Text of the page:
Some fool at an edu-blog in Oklahoma took a swing at criticizing my Win-Win report, summarizing the research on school choice. How did it go for them? Here’s a choice portion of my reply, now posted in full at Choice Remarks:
The most damning charge in their post is that I “cherry pick” the evidence, leaving out studies I don’t like. That would indeed be grievous, if it were true. They back up this charge by saying that I did not include in my review the official study of the D.C. voucher program, headed by Pat Wolf.
The accusation is clear, emphatic, and misspelled: “Patrick Wolfe’s official (and dismal) report (Wolfe et al 2010) on the program in Washington D.C. is not cited, a serious omission.”
Unfortunately, the charge is also false. I cite Wolf’s 2010 report on pages 8, 29, and 31. Oops!
OERC claims Wolf’s report (excuse me, “Wolfe’s” report) is “dismal” for the voucher program, crowing that “Wolfe” found negatively for the program even though he supports vouchers. But while Wolf found no change in test scores, he also found the following:
The Program significantly improved students’ chances of graduating from high school, according to parent reports. Overall, 82 percent of students offered scholarships received a high school diploma, compared to 70 percent of those who applied but were not offered scholarships. This graduation rate improvement also held for the subgroup of OSP students who came from “schools in need of improvement.”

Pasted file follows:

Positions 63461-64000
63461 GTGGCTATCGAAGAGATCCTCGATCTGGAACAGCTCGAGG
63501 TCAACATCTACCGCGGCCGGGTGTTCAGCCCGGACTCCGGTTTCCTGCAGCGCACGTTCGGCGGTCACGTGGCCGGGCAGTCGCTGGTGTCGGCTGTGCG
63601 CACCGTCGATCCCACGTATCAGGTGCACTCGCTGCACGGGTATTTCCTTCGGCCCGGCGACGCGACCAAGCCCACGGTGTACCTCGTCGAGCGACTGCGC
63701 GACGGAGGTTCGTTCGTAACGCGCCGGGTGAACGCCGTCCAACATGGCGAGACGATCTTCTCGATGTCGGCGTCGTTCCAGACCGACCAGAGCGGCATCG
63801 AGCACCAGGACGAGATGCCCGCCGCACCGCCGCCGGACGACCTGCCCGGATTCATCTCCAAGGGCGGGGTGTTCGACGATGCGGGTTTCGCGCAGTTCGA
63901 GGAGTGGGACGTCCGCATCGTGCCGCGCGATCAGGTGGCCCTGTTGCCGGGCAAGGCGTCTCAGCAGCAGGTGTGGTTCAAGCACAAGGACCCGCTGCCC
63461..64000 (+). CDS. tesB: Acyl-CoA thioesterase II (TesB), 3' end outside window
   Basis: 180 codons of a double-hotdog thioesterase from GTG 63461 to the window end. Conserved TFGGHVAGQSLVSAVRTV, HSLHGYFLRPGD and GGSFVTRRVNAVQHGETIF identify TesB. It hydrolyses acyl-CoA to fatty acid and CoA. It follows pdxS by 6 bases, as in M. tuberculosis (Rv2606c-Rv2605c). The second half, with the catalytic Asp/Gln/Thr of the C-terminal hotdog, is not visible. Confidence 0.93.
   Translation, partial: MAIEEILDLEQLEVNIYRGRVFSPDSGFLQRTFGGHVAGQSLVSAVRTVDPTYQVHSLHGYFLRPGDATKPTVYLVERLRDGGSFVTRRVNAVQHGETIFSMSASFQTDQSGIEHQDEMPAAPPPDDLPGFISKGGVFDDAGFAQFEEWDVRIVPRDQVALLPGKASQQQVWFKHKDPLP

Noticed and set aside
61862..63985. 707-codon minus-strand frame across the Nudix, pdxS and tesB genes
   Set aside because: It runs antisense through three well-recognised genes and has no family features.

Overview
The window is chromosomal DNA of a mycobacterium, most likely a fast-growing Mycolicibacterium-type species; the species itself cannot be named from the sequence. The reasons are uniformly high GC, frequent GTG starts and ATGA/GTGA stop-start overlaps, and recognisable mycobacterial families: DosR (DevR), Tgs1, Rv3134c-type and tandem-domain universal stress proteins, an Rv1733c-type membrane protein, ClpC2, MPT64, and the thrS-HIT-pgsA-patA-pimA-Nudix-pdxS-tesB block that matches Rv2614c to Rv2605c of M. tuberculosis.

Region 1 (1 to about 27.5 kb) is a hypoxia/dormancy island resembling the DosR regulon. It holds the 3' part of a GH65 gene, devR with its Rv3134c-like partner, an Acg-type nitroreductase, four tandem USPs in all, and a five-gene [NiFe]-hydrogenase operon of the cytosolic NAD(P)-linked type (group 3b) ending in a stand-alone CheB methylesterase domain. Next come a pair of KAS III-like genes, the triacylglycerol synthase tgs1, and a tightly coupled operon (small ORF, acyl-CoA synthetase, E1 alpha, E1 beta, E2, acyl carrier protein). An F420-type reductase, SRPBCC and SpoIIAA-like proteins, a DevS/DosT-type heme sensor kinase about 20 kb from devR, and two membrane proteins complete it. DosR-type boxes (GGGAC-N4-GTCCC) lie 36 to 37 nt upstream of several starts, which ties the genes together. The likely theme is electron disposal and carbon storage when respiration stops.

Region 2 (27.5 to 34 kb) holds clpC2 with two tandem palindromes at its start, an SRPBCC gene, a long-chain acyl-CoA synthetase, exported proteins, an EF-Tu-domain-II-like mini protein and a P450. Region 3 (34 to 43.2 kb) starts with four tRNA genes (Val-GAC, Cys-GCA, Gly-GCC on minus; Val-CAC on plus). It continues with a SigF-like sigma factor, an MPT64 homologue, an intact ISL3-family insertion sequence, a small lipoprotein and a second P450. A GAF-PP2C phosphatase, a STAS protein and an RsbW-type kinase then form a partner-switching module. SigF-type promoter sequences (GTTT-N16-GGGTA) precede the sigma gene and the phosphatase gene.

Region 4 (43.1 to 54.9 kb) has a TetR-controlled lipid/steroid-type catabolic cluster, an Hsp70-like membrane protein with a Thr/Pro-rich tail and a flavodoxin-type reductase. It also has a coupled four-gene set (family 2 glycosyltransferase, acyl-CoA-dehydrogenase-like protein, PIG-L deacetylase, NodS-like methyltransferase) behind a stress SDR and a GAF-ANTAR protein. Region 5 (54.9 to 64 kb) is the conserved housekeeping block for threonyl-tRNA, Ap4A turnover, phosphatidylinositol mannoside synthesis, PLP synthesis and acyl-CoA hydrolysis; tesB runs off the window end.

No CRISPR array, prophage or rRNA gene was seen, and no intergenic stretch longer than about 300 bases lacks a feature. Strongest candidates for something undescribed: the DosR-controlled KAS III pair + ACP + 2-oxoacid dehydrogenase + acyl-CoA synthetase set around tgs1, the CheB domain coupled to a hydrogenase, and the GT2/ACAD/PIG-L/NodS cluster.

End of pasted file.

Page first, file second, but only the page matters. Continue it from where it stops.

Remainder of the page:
So the study they characterize as “dismal” actually found that the program dramatically reduces high school dropout rates without any corresponding reduction in standards of academic achievement.
Fun fact: Greene’s Law of Conservation of Es states that every time someone adds an E to the end of Pat’s name, somewhere, somehow, someone drops the E from the end of Jay’s name.
Can any of y’all help me? I’m trying to figure out what emotional response is appropriate to this level of foolishness…
The OERC critique says, “The Friedman foundation study in 2007, for instance, spoke glowingly of school achievement in Milwaukee voucher schools. However the publication of the most recent data, since all voucher schools were required to give the same tests as the public schools, shows that the public schools are out performing the voucher schools.”
However, the March 17 Milwaukee Journal Sentinel reports the following, “Third- through eighth-grade students in Milwaukee’s private voucher and independent charter schools outperformed their public school counterparts in math and language arts, according to statewide assessment data released Wednesday by the Department of Public Instruction.”
And, as for the OERC claim about “recent data,” that appears to refer to a bogus comparison of all students in the Milwaukee Public Schools with students from low/moderate-income families in the choice program.
Thanks for this. Too many misrepresentations to keep track of them all!
Pity the fool!
I lov the conseervation of e’s!